Okay, now that just doesn't make any sense. Isn't the whole point of their "infused anodized aluminum" deal supposed to be that it's already nonstick?

Calphalon says that "Calphalon One Infused Anodized Nonstick is engineered with four interlocking nonstick layers for superior durability." Sounds an awful lot like the old Calphalon Commercial Nonstick for a whole lot more money to me. Or does it have one more layer of (presumably) PTFE than Calphalon Commercial Nonstick? Here is the product page for Calphalon One Infused Anodized Nonstick.

:hmmm: I still wish they'd do something about the warping.

I think that the coated non-stick is an admission of defeat. They have always claimed that anodized aluminum, when perfectly clean, is practically non-stick. This is obviously not true and it is also not true for their “infused” calphalon one.

I also agree that they should fix the warping and I need to send back the single uncoated calphalon pan I have for a replacement as you have often encouraged.

I do notice that the non-stick doesn’t warp as much. This is probably because I cook somewhat differently on it (lower heat, etc…) and less often.

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I purchased a Calphalon One chefs pan to play with. While I am still concerned that it will eventually warp, it is pretty decent non stick.

Is it as good as a real Teflon pan, nope. But it is reasonably good when compared against SS. I was able to get a decent sear without issues and it cleaned nicely.

Never trust a skinny chef

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Yep, looks like the new nonstick coated C1 is like their old Calphalon Commercial, except the OUTside is stick resistant too. No metal utensils on this one.

I was pretty baffled that they came out with this line, and I also agree with fiftydollars' assessment that this is an admission of defeat. Wasn't the whole point of Calphalon One that it was a permanent, non-coated surface that won't wear off?

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What I don't understand is how they can do all of the R&D, invest in the manufacturing process, all of the marketing hoopla, without establishing that it really works. The mind boggles. :blink:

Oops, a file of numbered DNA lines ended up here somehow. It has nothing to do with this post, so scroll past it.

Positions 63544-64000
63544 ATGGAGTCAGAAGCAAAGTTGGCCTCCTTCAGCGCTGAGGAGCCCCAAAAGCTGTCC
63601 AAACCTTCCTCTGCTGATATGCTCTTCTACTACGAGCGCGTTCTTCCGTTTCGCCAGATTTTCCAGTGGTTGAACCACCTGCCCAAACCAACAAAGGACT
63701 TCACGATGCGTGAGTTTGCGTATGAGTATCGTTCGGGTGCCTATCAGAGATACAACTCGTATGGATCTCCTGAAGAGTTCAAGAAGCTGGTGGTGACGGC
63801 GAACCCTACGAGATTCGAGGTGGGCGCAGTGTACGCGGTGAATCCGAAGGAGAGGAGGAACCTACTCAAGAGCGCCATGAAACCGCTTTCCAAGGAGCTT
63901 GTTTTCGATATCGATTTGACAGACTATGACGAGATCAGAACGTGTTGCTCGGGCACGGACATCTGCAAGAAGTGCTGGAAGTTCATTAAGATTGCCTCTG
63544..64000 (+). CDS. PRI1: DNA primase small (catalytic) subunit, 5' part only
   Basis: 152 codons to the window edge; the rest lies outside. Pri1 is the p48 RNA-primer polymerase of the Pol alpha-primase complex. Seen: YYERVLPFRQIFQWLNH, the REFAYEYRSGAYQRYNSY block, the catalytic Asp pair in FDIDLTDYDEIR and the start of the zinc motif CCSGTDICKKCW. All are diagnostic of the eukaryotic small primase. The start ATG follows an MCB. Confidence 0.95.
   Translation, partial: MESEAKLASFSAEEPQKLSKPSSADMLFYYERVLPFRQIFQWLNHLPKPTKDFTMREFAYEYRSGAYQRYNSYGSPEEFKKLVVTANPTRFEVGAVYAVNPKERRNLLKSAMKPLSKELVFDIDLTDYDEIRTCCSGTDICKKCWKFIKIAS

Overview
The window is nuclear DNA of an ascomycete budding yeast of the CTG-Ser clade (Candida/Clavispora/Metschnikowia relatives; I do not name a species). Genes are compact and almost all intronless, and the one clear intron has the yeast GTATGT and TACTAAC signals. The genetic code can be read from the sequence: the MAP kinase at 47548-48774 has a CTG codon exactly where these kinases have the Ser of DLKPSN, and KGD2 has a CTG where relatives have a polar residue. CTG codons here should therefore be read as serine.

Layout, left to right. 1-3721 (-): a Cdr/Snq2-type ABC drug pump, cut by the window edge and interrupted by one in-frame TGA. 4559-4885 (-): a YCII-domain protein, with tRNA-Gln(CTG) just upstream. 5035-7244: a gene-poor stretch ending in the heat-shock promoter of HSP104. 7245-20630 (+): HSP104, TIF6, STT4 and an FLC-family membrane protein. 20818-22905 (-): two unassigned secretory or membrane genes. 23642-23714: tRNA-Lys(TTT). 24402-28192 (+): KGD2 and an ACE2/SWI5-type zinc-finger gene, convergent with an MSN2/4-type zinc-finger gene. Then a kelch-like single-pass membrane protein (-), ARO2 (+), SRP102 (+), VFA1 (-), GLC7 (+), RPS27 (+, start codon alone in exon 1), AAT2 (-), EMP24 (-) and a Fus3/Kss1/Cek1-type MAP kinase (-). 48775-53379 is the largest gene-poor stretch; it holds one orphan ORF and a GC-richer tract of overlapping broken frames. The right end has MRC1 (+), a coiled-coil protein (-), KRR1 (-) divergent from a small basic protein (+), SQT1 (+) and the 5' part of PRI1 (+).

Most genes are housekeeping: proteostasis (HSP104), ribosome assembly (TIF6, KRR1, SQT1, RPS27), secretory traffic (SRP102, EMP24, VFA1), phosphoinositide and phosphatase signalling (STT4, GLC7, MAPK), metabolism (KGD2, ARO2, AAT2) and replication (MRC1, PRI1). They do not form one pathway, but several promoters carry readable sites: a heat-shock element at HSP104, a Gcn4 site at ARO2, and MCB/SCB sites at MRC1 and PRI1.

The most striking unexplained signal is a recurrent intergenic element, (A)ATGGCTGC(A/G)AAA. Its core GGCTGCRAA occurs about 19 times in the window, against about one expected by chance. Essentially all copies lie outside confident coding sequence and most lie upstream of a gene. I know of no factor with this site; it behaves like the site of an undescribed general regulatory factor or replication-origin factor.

Linda LaRose aka "fifi"

"Having spent most of my life searching for truth in the excitement of science, I am now in search of the perfectly seared foie gras without any sweet glop." Linda LaRose

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[Calphalon has] always claimed that anodized aluminum, when perfectly clean, is practically non-stick.

Right. Not only is this a complete crock in practice, but it's also the case that anodized aluminum is one of the most difficult materials to keep perfectly clean.

--

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My beloved old Magnalite anodized aluminum was porous, and came with instructions for seasoning, inside and out, much like cast iron. I bought it because, back in the day, Consumer Reports rated it above Calphalon in evenness of heat conduction, and All-Clad was still just a gleam in some marketer's eye.

My only piece of Calphalon, besides the three bargain Commercial non-stick skillets, is the Commercial 2.5 quart low saucepan, purchased for $18. The side walls are about 3/8" thick, it weighs a ton, and it has yet to warp. I gather this to be an exception.

"To Serve Man"

-- Favorite Twilight Zone cookbook

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What about the Teflon - dead canary - inhalation / ingestion of carcinogenic vapour issue?

There has been extensive discussion and debate in this thread on Teflon Health and Safety. I'm sure there is more to say on the subject, however, and invite anyone so inclined to further the discussion in the Teflon thread.

--

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My only piece of Calphalon, besides the three bargain Commercial non-stick skillets, is the Commercial 2.5 quart low saucepan, purchased for $18. The side walls are about 3/8" thick, it weighs a ton, and it has yet to warp. I gather this to be an exception.

The lack of warping is not all that much of a surprise, since the diameter of the pan is only 8.375 inches in diameter and stability is provided by the sides which, at 3 inches, are quite tall in proportion to the diameter (35%). One is also not likely to fire a small saucepan to high heat as one would with a saute or fry pan. It's the large diameter/low sided/high heat Calphalon pans that most commonly exhibit this defect. That said, I used to have a large Calphalon sauce pan we used to pop popcorn in, and the bottom did eventually warp.

--